You would not have wanted to walk in my shoes in recent days. I was in an uphill fight to be serviced by our local pharmacies.
People over 50 — people like me — become increasingly likely to develop shingles, a viral infection whose hallmark is burning pain. One in three of us will be stricken.
I had been nonchalant about the shingles threat until last summer when I learned that Cheryl’s father had once suffered shingles of the penis. One could only imagine the horror!
That bit of family lore, combined with the news that a super-effective vaccine, Shingrix, had just come on the market, got me to Costco for a shot.
I suffered a mild fever for three days, but made sure to mark all my calendars for the essential follow-up shot two to six months later.
Here’s where things got complicated. When I revisited Costco two months later, they were out of Shingrix. There’s a national shortage of the vaccine, the clerk said, and no telling when they’ll get a new supply.
Call it overreacting, but I felt I’d received a death sentence.
Cheryl didn’t feel cheery either. She’d been hoping to get her first shot when I got my second.
I slunk back to Napa, failing to ask Costco if first-shot people would be a priority when the next Shingrix shipment came in. And supposing one did, how would I even know?
Internet research suggested that the Shingrix shortage was a real thing. The manufacturer, GSK, hadn’t anticipated the demand. Health experts were advising some one-shot people like me to seek out the older, less effective vaccine to tide them over.
I tried to play it cool. I had nearly four months to find a stocked pharmacy.
Only I couldn’t quell the queasy feeling that my very life was now at risk. So I started dialing.
A CVS in Napa told me they didn’t have Shingrix, but the word on the street was that Safeway on Trancas would be getting some.
My chat with the Safeway pharmacist was most interesting. Without admitting whether she did or didn’t have Shingrix, she wanted to know where I’d gotten my first shot.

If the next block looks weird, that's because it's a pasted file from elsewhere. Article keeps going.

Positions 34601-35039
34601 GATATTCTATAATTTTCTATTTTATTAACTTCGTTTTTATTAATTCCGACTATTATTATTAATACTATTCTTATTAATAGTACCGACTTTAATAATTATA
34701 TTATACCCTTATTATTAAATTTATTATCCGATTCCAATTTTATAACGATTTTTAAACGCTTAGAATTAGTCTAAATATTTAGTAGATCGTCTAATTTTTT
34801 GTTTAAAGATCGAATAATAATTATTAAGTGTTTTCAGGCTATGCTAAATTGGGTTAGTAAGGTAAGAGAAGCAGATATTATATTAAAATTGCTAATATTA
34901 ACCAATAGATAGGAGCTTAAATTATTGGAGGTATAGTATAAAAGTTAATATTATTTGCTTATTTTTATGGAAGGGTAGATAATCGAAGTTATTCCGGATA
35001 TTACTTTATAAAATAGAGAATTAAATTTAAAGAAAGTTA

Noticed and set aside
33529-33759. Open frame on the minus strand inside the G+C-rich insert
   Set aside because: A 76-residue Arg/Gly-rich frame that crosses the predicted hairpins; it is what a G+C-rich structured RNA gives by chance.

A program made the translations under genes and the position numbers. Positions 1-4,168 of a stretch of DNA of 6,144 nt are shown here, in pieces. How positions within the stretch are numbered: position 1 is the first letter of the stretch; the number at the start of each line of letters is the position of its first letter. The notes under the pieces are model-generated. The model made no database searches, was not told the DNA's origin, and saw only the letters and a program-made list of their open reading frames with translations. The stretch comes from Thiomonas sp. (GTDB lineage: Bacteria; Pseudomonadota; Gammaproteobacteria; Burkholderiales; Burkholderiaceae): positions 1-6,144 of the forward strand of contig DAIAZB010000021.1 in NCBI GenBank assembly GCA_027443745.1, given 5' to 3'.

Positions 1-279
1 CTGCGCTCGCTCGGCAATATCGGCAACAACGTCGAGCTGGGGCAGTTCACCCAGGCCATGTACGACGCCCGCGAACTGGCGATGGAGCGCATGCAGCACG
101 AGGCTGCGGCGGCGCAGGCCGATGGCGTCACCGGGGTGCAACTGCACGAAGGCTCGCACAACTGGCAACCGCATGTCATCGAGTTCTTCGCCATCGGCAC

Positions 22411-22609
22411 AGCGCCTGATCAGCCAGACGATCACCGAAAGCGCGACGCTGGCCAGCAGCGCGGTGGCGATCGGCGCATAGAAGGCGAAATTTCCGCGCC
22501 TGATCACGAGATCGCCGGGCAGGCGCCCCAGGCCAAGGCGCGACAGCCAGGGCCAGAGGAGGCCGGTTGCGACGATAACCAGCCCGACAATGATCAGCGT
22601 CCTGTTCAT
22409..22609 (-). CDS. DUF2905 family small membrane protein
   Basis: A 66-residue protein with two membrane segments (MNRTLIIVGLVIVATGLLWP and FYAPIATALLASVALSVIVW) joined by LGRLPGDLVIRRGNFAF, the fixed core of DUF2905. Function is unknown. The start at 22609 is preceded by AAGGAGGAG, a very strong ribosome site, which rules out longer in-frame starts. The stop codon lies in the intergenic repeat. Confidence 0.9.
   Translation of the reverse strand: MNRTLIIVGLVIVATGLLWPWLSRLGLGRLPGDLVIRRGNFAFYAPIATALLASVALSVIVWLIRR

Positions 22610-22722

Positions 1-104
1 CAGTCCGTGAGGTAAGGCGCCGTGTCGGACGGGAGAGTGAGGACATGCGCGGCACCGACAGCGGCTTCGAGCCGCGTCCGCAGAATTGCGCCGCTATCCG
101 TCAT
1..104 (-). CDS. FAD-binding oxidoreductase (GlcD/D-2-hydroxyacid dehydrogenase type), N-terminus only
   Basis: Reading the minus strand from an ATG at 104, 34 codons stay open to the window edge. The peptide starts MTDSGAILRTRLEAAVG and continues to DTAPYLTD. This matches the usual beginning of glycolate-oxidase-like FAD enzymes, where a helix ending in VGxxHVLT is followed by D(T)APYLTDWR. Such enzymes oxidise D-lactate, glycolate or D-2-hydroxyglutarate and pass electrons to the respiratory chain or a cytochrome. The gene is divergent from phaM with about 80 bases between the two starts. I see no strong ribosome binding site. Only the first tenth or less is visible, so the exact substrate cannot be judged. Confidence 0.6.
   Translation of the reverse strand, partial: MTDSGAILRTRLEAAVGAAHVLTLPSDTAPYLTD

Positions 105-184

Out of county, I said. While on a trip.
She sniffed a rat. Exactly where was this trip?
She had me. At a Costco in Solano County, I said, but the vaccination wasn’t planned. Like so much at Costco, my shot was an impulse buy. Doesn’t it count that my wife has a Safeway card and spends gobs of money on groceries?
It did not count. We have to take care of loyal, first-shot Safeway customers first, the pharmacist said.
A similar conversation played out over the phone at a second Napa CVS, only this time the clerk/pharmacist took pity on me. Rather than have me turn to the black market, she put my name on their wait list.
As for when more Shingrix would arrive, she had no idea.
At this point Cheryl, who has superior shopping skills, took over. She wasn’t about to have shingles strike any of my body parts.
She called me at work the next day. I had to get my butt over to the Fairfield Costco IMMEDIATELY. They had four doses of Shingrex available for second-shot customers.
“Immediately” was not possible. I was in the process of putting out the weekend papers. Nor did I want to race over after work, fighting rush hour traffic, on a likely wild goose chase.
Instead, I went home grumbling about the unfairness of life.
Minutes before the Costco pharmacy closed that evening, Cheryl called again. Any Shingrix still available?
Costco wouldn’t answer that question until she provided my name and DOB. They wanted to verify that I’d received my first shot there.
Only then did the clerk say yes, a single dose was available.
I wanted that dose of Shingrix so badly I had trouble sleeping. We had one mission and one mission only the next morning: Be at Costco the moment it opened.
At 9:30 sharp, I bolted for the pharmacy to present my Shingrix-deficient self.
That remaining single dose? I got it.
Never has a needle in the arm felt so good.